North Adams Urging Crime Watch
NORTH ADAMS, Mass. — The city is hosting a community meeting on Thursday, Feb. 11, at 6 p.m. at City Hall to discuss neighborhood safety and crime watches. Mayor Richard Alcombright, whose home was burglarized last spring, talked a little about the issue at Friday's Northern Berkshire Community Coaliton forum.
The call for a crime watch is prompted by a spike in burglaries in the city and other parts of Berkshire County and Southern Vermont. The first indication of a rise in the area began last fall with a series of break-ins, many of which police say are linked to a Pittsfield man, Stefan Veremko. More recently, homes in North Adams, Adams, Cheshire and Williamstown have been broken into, including the parents of Jennifer Breen Kirsch.
Kirsch, a former Middlesex prosecutor, criticized the handling of the case and is now spearheading efforts to develop local crime watches.
"I think it's a bold attempt. We're going to bring the city, we're going to bring the private citizen, the Community Coalition together and, hopefully, folks will show up and consider the neighborhood watch as a solution to stopping crime in their neighborhoods," said Alan Bashevkin, executive director of the coalition, of next week's meeting.
Public Safety Commissioner E. John Morocco urged residents to contact the police about starting a neighborhood watch.
"Call us up. We'll show you [how] and we'll guide you through it," he said. "And we won't just leave. We'll show up every month at your meeting. ... But it takes a neighborhood to start a neighborhood watch program it takes somebody to step forward and say 'we're going to do this' and get the neighbors to show up."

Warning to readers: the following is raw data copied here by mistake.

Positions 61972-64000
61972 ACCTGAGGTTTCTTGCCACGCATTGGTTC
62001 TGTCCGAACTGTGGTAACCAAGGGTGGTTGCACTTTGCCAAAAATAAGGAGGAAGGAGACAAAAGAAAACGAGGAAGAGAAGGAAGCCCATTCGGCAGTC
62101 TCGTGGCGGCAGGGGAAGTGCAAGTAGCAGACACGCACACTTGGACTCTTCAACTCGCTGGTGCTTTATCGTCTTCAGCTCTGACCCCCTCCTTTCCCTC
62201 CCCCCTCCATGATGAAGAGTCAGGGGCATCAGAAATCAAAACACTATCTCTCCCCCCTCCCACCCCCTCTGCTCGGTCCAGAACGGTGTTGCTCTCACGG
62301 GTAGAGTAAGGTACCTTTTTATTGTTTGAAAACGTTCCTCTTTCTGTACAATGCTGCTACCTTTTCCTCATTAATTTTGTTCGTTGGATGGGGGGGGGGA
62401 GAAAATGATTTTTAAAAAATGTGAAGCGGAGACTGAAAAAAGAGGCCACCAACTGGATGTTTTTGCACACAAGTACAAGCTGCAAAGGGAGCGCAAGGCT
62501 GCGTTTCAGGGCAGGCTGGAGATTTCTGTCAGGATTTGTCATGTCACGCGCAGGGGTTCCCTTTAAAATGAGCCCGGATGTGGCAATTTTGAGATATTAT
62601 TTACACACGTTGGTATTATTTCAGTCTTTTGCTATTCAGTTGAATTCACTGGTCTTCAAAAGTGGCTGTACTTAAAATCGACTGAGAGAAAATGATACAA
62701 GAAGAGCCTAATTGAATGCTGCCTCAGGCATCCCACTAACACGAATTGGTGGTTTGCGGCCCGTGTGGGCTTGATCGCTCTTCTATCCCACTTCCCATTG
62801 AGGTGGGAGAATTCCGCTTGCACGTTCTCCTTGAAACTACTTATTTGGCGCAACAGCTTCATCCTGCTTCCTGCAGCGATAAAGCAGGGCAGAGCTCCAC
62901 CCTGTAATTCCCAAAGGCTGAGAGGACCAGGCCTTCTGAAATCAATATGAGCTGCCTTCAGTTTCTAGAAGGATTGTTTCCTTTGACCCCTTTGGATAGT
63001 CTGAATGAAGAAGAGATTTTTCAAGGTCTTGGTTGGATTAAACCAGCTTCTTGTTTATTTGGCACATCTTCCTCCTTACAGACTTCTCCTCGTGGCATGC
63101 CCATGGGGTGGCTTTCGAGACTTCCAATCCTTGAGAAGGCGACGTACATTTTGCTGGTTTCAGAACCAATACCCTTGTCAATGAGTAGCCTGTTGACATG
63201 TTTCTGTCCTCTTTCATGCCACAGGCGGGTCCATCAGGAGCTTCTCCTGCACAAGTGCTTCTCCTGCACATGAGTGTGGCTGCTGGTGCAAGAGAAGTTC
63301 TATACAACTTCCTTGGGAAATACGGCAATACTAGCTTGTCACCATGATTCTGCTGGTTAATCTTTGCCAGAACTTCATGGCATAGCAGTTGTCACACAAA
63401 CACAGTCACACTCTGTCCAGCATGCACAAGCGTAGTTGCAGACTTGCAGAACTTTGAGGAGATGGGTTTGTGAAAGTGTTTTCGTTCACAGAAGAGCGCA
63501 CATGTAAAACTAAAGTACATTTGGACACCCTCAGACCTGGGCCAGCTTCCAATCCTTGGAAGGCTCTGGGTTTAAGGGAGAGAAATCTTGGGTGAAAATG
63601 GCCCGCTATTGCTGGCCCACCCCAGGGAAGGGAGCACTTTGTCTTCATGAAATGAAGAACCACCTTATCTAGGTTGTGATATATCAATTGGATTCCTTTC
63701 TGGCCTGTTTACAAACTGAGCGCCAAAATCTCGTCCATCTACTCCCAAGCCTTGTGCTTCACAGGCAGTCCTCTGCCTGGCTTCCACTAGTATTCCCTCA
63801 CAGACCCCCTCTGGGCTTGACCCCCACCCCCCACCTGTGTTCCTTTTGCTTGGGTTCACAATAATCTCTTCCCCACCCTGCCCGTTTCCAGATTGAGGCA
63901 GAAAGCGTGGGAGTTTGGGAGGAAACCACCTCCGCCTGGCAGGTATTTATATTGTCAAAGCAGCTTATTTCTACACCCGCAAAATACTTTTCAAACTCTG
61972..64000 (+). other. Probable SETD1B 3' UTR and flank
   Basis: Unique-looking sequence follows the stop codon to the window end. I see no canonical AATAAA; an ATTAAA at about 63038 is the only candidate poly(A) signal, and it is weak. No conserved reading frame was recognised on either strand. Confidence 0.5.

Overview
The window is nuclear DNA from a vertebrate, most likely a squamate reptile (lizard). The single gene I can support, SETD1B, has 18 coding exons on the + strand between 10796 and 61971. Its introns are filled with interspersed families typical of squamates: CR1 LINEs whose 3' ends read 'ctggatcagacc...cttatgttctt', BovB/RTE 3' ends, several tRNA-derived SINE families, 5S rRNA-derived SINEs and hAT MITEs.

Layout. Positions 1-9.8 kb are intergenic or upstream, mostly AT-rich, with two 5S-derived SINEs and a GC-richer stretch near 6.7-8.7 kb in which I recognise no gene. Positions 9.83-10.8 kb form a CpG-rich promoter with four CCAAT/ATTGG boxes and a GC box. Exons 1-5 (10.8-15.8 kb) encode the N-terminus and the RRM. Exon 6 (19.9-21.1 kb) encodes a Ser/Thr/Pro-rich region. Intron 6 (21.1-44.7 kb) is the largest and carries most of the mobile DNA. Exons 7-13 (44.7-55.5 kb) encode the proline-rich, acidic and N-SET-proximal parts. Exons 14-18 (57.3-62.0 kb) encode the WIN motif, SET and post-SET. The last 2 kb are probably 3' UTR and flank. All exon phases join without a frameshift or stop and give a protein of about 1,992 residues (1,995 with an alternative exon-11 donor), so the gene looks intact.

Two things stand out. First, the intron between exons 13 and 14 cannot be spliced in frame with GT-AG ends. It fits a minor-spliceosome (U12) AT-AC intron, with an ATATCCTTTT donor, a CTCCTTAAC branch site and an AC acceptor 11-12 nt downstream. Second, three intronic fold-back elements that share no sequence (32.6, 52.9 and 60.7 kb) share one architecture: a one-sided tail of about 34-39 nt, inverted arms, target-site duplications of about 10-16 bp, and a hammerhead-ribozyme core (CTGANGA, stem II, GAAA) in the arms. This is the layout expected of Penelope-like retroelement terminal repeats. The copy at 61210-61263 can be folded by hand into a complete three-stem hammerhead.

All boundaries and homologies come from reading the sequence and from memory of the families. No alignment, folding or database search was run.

In any case, said Morocco, "don't leave your car unlocked, don't leave your house unsecured."
Breaking and enterings, or B&Es, happen anytime, he said. "The recent rash were more bold, daytime, but they happen all times of day and night."
The commissioner said about 85 to 90 percent of all crimes - domestic violence, child abuse, larceny - here and nationwide can be attributed to substance abuse.
Liz Shiner of the Elizabeth Freeman Center, said domestic violence has increased and that the county's rate for retraining orders is 40 percent above the statewide rate. The center would be willing to teach neighborhood crime watches how to deal with domestic violence, she said.
Morocco shared some interesting information about how Veremko allegedly plotted the numerous burglaries across the county and into Vermont over the past year.
According to Morocco, Veremko kept a notebook with a list of likely houses. He'd case the house and look up the phone numbers, call and track when they weren't home. "He'd do his homework," said Morocco. "He was probably the most sophisticated burlglar I've ever seen."
Veremko is being held on $250,000 bail after being arraigned on numerous charges relating to the break-ins.